In a network connection over an insecure channel I do the following:

  1. Server sends database salt and a nonce to the client;
  2. Client computes and sends hash(hash(pwd + salt) + nonce);
  3. Server computes hash(db_pwd_hash + nonce) and compares it to the hash from the client.

While it does not expose the password to a passive listener and is not vulnerable to replay attacks, a man-in-the-middle attack supposedly is an issue. Why exactly?

I consider a vulnerability to be the ability to obtain the password or its non-salted hash. I do not care about the security of the following session.

  • 2
    you are exposing the salt, which allows for pre-computing a rainbow table in order to discover a password or a collision
    – schroeder
    Commented Dec 16, 2017 at 21:17

1 Answer 1


Active eavesdropper MIM:: With a MIM able to not only see, but also modify information exchanged between you and the server (eg: a proxy), I can intercept the first message and change the salt and nonce to zero values.

You will reply with a hash of your password with basically no extra data added to it. I can take this hash and look it up in a pre-computed table (lookup table or rainbow table) to see if I can find your password matching the hash.

Passive eavesdropper MIM:: Now, let's say I'm an observer only and cannot modify any data within your communication but still see it all. Since I know your salt and nonce, I can attempt brute force or dictionary attacks on your password. This is probably more expensive but would still work in case your password is weak.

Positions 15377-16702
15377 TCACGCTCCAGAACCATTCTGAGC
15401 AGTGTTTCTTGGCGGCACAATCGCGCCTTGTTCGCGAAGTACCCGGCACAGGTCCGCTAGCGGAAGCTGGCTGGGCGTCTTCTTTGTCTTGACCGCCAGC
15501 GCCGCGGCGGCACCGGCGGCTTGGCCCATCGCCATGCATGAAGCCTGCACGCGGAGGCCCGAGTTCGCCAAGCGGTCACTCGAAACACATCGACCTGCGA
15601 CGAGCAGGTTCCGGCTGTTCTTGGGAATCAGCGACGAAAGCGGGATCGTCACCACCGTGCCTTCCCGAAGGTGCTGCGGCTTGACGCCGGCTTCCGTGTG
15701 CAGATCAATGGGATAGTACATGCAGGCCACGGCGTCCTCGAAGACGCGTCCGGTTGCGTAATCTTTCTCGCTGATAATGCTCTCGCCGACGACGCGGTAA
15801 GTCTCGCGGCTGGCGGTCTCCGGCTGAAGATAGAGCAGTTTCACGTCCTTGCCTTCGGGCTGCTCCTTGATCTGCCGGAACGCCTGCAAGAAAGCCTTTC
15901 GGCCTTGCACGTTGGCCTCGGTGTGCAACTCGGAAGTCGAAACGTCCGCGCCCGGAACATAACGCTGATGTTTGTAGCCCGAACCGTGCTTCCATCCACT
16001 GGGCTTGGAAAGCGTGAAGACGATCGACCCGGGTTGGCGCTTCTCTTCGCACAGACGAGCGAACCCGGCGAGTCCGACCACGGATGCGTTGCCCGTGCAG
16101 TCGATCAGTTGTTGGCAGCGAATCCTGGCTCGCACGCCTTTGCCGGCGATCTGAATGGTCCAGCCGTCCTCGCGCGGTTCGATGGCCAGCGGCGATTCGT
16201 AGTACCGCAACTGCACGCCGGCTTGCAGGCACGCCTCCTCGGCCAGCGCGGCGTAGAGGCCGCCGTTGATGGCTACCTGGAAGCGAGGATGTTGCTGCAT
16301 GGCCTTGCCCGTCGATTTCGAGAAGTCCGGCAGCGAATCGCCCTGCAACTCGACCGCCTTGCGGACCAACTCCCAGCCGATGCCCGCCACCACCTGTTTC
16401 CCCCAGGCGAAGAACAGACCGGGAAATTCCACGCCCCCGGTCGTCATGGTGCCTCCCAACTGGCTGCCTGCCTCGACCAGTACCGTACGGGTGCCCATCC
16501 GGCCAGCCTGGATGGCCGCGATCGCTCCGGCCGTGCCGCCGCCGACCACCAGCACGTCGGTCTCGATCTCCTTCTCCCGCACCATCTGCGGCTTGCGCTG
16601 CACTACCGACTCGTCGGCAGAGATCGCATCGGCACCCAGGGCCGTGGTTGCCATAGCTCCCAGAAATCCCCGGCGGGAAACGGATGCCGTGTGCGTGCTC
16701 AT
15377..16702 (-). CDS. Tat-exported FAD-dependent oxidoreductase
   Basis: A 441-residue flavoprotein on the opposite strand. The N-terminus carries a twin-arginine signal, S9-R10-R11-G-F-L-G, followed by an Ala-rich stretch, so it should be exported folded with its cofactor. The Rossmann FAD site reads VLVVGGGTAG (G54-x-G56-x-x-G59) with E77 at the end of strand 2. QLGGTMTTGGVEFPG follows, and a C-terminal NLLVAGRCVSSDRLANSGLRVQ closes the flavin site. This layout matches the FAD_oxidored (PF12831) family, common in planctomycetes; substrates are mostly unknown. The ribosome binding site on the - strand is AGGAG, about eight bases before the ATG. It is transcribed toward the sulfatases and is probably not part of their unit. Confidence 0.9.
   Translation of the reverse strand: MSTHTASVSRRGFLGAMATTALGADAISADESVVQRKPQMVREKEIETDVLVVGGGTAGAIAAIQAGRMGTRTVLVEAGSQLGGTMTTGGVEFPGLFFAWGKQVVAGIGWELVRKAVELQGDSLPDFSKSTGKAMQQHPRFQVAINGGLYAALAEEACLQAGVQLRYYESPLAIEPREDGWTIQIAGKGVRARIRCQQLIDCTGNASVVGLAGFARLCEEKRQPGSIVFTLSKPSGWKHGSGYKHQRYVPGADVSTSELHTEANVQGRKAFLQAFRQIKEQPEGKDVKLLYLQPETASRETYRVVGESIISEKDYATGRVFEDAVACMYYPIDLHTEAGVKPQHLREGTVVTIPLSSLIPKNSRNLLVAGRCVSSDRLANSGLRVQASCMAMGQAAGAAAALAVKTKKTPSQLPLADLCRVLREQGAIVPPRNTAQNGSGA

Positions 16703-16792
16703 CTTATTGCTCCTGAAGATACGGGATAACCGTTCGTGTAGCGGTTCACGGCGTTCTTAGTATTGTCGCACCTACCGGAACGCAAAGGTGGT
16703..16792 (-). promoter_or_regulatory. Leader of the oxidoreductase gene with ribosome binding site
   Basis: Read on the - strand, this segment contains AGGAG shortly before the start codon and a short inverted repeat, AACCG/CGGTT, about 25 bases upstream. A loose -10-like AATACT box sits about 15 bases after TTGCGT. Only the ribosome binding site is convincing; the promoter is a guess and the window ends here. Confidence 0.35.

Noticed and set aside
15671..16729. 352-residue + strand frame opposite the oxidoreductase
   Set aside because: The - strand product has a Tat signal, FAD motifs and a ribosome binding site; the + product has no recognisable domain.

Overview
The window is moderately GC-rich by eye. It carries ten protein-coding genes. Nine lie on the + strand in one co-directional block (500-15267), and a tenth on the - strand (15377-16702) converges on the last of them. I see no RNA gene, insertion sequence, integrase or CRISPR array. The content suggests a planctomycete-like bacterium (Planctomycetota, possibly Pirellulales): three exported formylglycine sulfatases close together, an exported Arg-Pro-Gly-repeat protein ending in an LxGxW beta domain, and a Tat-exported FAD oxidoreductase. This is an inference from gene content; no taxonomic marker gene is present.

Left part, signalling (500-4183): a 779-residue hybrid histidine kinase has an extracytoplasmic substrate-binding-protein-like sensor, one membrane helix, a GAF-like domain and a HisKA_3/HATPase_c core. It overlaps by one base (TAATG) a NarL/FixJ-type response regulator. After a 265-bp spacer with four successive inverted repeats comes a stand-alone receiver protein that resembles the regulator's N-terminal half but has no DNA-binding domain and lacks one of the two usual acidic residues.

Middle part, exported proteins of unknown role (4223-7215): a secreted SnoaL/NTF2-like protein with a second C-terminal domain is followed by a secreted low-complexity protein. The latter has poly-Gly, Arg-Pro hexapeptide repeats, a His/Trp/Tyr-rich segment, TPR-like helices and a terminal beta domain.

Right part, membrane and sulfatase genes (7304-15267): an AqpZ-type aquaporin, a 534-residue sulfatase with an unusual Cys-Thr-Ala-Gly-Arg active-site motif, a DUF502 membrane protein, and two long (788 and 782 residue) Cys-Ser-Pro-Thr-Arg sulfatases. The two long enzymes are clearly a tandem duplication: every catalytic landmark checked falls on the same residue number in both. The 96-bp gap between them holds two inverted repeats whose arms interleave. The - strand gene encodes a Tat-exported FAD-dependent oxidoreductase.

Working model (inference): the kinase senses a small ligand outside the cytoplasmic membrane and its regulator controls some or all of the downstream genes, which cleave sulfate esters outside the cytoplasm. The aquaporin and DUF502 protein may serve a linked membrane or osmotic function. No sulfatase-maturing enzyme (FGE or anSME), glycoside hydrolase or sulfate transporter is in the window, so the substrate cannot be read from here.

This should show you how important it is to exchange authentication information over a secure channel. The minimum requirement should be TLS with server certificate verification.

edit: server certificate verification includes certificate chain verification and server hostname verification (the host you're connecting to is the one listed in the server certificate). The latter is important to prevent MIM attacks.

  • Great answer! Another option for the active MITM, if this is a webpage, is to modify the JS to just send the password in plaintext to the attacker.
    – Anders
    Commented Dec 16, 2017 at 22:04
  • I was ignoring client modification and focusing on authentication communication only, but you are definitely correct. If the client application is served by the server (web-based apps), then you have a MIM problem with content as well. As you mentioned, the attack is even cheaper there. Again, the answer there is to make sure the content (html/js/....) is served over a secure channel.
    – Marc
    Commented Dec 16, 2017 at 22:38

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